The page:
If you have the Gene C677T, then your efficiency in making the active form of folate would be as below based on the specific genotype. A1298C also has a similar impact.
If you have G:G - you have normal methylation
If you have A:G - your efficiency is reduced by 40%
If you have A:A - your efficiency is reduced by 70 – 80%

This means that going by a dietary intake reference and eating your 5 servings of spinach won’t work. You have to understand which polymorphisms exist, how it impairs your absorption, and change your serving sizes accordingly.

From a detoxing perspective, imagine you eat a lot of fish higher up on the food chain like Tuna where a lot of lead and mercury accumulates. This combined with a reduced efficiency in detoxification can prove detrimental to your body.

Dealing With Methylation - Target Folate Rich Food

Folates plays an important role within your body and provides the all important methyl group for methylation. Consuming foods high in folates would be the easiest fix and you have to use a gene adjusted value rather than going by a dietary intake reference. This folate is then converted into methyl folate, the active form of Vitamin B9, which is absorbed by your body. "Folate" in general refers to a complicated family of nutrients found in both plant and animal foods. You can easily use Gini to search for foods high in Folate content.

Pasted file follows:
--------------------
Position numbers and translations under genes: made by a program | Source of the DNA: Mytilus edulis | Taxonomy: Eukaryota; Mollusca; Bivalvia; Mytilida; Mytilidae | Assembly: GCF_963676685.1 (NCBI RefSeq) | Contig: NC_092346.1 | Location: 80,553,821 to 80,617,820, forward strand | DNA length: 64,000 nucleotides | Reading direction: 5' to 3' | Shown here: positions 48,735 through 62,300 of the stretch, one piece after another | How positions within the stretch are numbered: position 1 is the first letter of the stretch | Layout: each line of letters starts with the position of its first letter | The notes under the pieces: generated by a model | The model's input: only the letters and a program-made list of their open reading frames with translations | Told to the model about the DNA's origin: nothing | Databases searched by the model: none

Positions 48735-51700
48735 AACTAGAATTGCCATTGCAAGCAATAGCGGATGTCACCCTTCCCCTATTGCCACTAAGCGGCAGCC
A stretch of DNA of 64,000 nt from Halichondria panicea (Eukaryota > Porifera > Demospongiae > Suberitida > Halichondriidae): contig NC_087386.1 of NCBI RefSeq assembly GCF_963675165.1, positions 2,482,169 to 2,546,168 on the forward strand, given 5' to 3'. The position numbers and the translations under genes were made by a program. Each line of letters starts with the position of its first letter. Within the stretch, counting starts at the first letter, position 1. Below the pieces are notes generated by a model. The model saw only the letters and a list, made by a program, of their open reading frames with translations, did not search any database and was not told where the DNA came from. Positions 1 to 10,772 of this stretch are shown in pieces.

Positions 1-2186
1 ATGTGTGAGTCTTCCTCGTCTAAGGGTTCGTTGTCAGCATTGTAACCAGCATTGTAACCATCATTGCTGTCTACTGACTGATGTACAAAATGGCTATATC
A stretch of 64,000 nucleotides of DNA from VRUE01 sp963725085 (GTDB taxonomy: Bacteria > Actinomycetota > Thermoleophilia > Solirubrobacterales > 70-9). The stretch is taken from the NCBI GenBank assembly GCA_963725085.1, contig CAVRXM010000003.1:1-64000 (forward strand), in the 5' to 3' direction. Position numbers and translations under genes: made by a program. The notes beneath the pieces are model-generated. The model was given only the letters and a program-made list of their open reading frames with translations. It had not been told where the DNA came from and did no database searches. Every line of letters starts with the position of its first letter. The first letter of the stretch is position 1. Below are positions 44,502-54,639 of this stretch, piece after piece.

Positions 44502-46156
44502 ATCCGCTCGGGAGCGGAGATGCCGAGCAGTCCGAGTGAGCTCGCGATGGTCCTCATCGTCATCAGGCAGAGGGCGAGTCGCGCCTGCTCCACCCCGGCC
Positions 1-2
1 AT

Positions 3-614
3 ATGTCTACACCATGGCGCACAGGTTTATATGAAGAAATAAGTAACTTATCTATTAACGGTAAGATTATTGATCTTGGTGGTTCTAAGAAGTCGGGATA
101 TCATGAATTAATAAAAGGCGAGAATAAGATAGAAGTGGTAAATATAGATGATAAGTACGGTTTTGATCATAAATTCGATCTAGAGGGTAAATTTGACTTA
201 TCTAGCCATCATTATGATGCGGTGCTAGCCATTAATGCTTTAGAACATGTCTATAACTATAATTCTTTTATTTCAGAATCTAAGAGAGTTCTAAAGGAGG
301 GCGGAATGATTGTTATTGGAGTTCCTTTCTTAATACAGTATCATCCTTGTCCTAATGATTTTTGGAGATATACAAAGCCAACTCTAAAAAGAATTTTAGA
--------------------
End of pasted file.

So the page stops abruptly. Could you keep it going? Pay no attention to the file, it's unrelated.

Green leafy vegetables are among the best sources of this nutrient. Spinach, turnip greens, bok choy, parsley, and romaine lettuce are excellent folate sources. Other vegetables like asparagus, cauliflower, broccoli and beets are also high in folates.

Decreased MTHFR efficiency also increase your need for choline. Choline is known to help compensate for the lack of folate in the methylation cycle. Good sources of choline include egg yolks, beef liver, and shitake mushrooms.

Unlock The Secrets In Your DNA

Whatever MTHFR polymorphisms you have ended up with, you can ensure that it’s impact is minimized with the right nutrition. The trick is to understand that it exists and act on it. Gini’s DNA test is packed with value if you are looking for one. Once you’re in the know, you can easily plan for it and target the right kind of foods, not just incorporating your MTHFR risk but also a majority of your other highly probable health risks.